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377 S. Harrison Street, 12D
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Married February 2, 1974
Don't repeat the mistake on page 847 of The Prayer Book . Here is what God really requires from the chosen people:
A series of essays in the Episcopal Church
A Homily for the Celebration of a Marriage
I Samuel 18:1-4; 20:16-17
You’re passionately engaged in a fervent conversation. Leaning forward and throwing yourself into the debate, you make what to your own mind is a brilliant and insightful contribution to your side of the argument. Confident in your own brilliance, you lean back against the sofa cushion with a sublimely Mona Lisa-like bent on your trying-not-to-look-too-smug lips. Your partner leans gently into your shoulder and in a quiet aside meant only for your ears says, “booger alert; left nostril.”
It took you weeks to find just the right tie to go with the shirt. You rushed to pick up the jacket and slacks from the cleaners. In your mind’s eye you’ve envisioned yourself in this outfit you’ve so carefully selected and now wear into the room where your beloved stands waiting, car keys in hand. He looks you quickly up and down and greets you with those fateful words, “Are you wearing that ?”
In a recent interview on National Public Radio, the esteemed scholar of religion, Karen Armstrong, offered that “Religion is about helping us … to find meaning in life and helping us to live in relation to … transcendence …. Religious people,” she avers, “want to live generous lives. They want to live beyond selfishness, beyond ego. All the world religions,” says Armstrong, “say that the way to find what we call God or Brahman, Nirvana, or Tao is to get beyond the prism of egotism, of selfishness which holds us in a little deadlock and limits our vision. That if we can get beyond that, especially in the practice of compassion, when we dethrone ourselves from the center of our world and put another there, we live much more richly and intensely.”our world and put another there, we live much more richly and intensely.” (From a Terry Gross interview on the program, Fresh Air, dated September 21, 2009. A transcript of the interview is available online)
“To get beyond the prism of egotism,” a step in the right direction is intimate commitment to another person. Learning to live with another is a deeply religious undertaking, a profound spiritual discipline. As Andrew Warner, himself a gay man referencing his own experience in partnership, wrote in an article appearing in last week’s issue of The Christian Century, “marriage … has a cruciform shape, like other ascetical practices, and is a transformative experience for the two individuals. In marriage, God intends not only to alleviate human loneliness but to effect human salvation.” Warner goes on to say that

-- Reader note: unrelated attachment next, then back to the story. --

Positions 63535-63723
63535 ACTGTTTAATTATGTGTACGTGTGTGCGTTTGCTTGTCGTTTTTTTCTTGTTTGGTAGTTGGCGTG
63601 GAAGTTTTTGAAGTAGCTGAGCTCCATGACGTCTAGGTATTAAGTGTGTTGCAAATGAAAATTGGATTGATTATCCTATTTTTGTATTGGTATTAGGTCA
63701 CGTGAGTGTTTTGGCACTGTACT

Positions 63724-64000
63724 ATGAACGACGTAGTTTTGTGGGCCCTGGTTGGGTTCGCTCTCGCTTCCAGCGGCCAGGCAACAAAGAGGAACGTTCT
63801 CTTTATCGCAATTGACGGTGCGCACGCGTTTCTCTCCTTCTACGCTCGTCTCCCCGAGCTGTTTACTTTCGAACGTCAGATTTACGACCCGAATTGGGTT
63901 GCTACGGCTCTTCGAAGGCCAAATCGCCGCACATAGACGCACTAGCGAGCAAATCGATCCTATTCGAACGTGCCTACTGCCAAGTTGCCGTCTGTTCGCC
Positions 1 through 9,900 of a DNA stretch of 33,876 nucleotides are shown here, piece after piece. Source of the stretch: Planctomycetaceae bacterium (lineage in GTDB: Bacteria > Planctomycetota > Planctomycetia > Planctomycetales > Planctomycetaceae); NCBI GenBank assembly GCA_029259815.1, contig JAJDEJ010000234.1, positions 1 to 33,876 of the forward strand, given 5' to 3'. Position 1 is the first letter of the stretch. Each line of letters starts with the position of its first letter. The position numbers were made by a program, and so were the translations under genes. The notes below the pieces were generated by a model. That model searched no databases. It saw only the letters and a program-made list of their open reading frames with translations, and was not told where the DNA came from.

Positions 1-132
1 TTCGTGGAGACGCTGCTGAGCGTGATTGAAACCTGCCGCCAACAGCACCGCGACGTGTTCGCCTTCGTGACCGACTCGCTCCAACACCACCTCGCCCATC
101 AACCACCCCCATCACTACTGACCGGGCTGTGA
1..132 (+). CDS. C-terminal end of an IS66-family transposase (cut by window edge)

Like ascetical disciplines such as fasting or celibacy or poverty, marriage involves saying no to something in order to say yes to a higher good. Marriage is based on renunciation and reception: one says no to many possible partners in order to say yes to one. One renounces some behaviors in order to be drawn closer to God in covenant relationship.
In our reading from the first book of Samuel, we’re drawn to the romantic image of Jonathan and David, two supposedly robust men intensely devoted to one another. But we may be so distracted by the mental images of Jonathan’s stripping, that we fail to see or understand the import of this sacrificial disrobing. Jonathan strips himself of his robe, his armor, his sword, his bow and his belt—leaving him naked, for sure, but more to the point, leaving him defenseless as he hands over to David every implement of self- preservation.
And in that marvelous passage from Matthew’s gospel wherein Jesus refutes his birth family and redefines all human kinship, Jesus strikes a blow at collective ego—the pride and protection we derive from identification with a particular family, tribe, nation or state. By changing the definition of family, Jesus alters the whole landscape of human relationship, tearing down the walls of identity by which we exert collective selfishness.
We’ve gathered here not to contract the legal union of two persons; Victor and Jay and the State of Iowa did that earlier and elsewhere. Nor are we here to make any statement, political or otherwise, regarding that union. We’ve gathered here to do what the church is here to do. As Robert Farrar Capon remarked, “... most people are convinced that the church is in the world to foster religious viewpoints, moral precepts, and family values. But those things are not what the church is here for; they're precisely the five-hundred-pound gorilla that's kept us from getting down to the solid ground of grace, which is the principal piece of real estate we're supposed to be selling. The church is in the world to upset that beast, not encourage it. Grace isn't just a counterpoise to law and order; it's an outrage against them because, like Jesus himself, the church is here not to urge good works on society but to proclaim free forgiveness to the world's riffraff even before they've stopped their nonsense.” (See Robert Farrar Capon, The Fingerprints of God: Tracking the Divine Suspect through a History of Images, Eerdmans Publishing Co. (Grand Rapids, Michigan, 2000), pp. 79-80.)
We’re here to celebrate grace, to declare God’s joy and ours in the grace that comes of the commitment Victor and Jay have made, the grace that comes of any and every relationship that keeps us humble and makes us holy, that urges us beyond ourselves and propels us into deeper union with God and God’s world. In such self- giving, self-surrendering love we bless God, and God blesses us. God bless you, Victor. God bless you, Jay. God bless you both, now and always. AMEN.
Celebrating the union of Victor and Jay
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